Skin Discoloration by Gold and Other Jewelry Metals
Virtually no discussion of jewelry metals would be complete without mentioning this age-old issue.
And the answer is, “Oh, yes, even 24K gold can cause skin discolorations for some people.” That’s no test of quality of a precious metal.
Is there anything that can be done about this problem? Perhaps.
A couple of manufacturers over the years have announced special salves or chemicals, usually with a petroleum base. I’ve tested them; gave them to people with a skin-gold problem and they were ineffective. Within a short time, the products had disappeared.
Why does this happen to me?
It is believed that individuals who are plagued by this problem – even with precious metals – have a high salt or chloride content in their perspiration with a possibility of some other triggering chemical.
Metals discolor the skin through a combination of secretions or perspiration containing these chlorides and, it is thought, sulfides, which interact with the copper and silver molecules in the gold alloy.
It isn’t so much the gold that does it as it is the alloy. These baser metals and the chlorides and sulfides form dark-colored salts of either copper sulfate or silver chloride.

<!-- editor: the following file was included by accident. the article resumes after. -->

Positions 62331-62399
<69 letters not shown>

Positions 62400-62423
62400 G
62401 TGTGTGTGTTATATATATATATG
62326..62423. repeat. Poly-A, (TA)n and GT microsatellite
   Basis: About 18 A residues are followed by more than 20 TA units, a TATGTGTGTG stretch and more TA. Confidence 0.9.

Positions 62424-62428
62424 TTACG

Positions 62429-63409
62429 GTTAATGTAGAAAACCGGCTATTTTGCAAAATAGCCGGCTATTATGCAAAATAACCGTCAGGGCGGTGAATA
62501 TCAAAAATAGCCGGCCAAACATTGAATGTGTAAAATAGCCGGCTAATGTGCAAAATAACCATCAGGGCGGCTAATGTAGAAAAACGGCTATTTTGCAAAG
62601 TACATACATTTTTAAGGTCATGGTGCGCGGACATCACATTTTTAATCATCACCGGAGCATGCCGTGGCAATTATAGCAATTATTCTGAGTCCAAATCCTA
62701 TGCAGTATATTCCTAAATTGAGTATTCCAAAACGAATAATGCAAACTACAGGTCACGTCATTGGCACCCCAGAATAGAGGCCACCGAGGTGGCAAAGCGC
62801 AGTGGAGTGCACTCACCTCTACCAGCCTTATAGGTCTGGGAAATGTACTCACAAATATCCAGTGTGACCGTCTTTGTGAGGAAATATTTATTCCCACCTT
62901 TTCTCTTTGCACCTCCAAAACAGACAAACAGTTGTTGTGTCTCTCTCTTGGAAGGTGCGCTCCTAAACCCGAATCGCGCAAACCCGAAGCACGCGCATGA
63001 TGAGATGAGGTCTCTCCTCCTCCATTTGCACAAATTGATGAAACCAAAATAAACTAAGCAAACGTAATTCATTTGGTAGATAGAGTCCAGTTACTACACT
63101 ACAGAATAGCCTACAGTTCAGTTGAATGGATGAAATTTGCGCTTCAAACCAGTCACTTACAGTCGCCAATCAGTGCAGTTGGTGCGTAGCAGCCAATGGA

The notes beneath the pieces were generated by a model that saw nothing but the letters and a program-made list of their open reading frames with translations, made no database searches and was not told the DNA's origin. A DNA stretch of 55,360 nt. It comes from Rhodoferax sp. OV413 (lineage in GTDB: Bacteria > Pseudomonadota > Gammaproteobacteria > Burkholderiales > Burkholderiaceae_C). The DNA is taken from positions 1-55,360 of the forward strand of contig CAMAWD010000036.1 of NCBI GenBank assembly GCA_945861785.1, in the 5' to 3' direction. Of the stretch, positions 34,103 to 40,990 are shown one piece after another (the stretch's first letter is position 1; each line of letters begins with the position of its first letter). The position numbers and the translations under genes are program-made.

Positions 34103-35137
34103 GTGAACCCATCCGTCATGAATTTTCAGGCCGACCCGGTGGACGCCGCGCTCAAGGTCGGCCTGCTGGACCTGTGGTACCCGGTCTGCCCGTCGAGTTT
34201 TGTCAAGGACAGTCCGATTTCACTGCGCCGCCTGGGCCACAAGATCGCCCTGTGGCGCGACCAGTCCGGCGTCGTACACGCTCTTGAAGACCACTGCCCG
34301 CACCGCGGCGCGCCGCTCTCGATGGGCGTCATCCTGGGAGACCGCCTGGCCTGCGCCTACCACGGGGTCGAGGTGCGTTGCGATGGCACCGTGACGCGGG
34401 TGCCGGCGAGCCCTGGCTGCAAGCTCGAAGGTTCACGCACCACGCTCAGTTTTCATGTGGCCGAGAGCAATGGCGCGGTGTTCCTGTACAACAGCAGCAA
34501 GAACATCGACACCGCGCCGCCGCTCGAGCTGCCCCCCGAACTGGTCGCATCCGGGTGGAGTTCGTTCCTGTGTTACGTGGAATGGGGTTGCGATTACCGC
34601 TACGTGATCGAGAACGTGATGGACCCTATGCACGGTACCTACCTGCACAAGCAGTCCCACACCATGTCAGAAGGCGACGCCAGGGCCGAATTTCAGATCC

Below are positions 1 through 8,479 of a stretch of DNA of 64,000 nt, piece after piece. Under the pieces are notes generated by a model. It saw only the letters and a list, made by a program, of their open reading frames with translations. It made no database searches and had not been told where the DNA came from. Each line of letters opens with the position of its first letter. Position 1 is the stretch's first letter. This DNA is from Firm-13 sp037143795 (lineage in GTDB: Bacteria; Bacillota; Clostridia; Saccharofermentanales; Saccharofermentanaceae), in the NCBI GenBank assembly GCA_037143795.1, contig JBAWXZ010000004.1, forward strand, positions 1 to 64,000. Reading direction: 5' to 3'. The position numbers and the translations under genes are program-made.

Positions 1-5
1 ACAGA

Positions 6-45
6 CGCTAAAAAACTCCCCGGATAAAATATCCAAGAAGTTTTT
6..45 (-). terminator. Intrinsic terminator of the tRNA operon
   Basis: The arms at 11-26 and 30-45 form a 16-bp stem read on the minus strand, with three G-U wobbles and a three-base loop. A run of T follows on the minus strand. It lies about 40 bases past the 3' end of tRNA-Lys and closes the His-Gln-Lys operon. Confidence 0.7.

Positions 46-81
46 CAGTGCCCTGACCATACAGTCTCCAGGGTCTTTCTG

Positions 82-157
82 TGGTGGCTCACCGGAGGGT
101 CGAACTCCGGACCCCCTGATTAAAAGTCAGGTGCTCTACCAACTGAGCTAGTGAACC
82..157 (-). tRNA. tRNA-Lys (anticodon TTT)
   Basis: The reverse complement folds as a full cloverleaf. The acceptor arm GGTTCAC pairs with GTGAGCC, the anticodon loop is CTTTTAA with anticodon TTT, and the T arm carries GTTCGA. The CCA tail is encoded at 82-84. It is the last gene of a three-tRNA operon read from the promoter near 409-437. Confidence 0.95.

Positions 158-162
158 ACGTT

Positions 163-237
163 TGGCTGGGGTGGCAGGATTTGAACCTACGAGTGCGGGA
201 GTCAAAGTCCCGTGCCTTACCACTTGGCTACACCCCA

The chloride problem is particularly noticeable in seacoast and semitropical areas. The rubbing of these salts – both from the climate and the perspiration – is what causes the unsightly smudge.
There is the additional problem of smog. Fumes which are filled with particles of silver dioxide and phosphate will gradually attack jewelry and this assault is seen as a tarnish which rubs off on the skin.
What can I do about it?
If you have a skin discoloring problem, try moving up the karatage of your gold jewelry. Because of the lower copper content 18K gold doesn’t smudge as quickly as 14K. You might also consider switching to white gold (which contains no copper) or palladium.
Some petroleum jelly applied to the skin area that will come in contact with metal has also been demonstrated to retard the smudge. Try painting clear fingernail polish on the metal where it contacts the skin.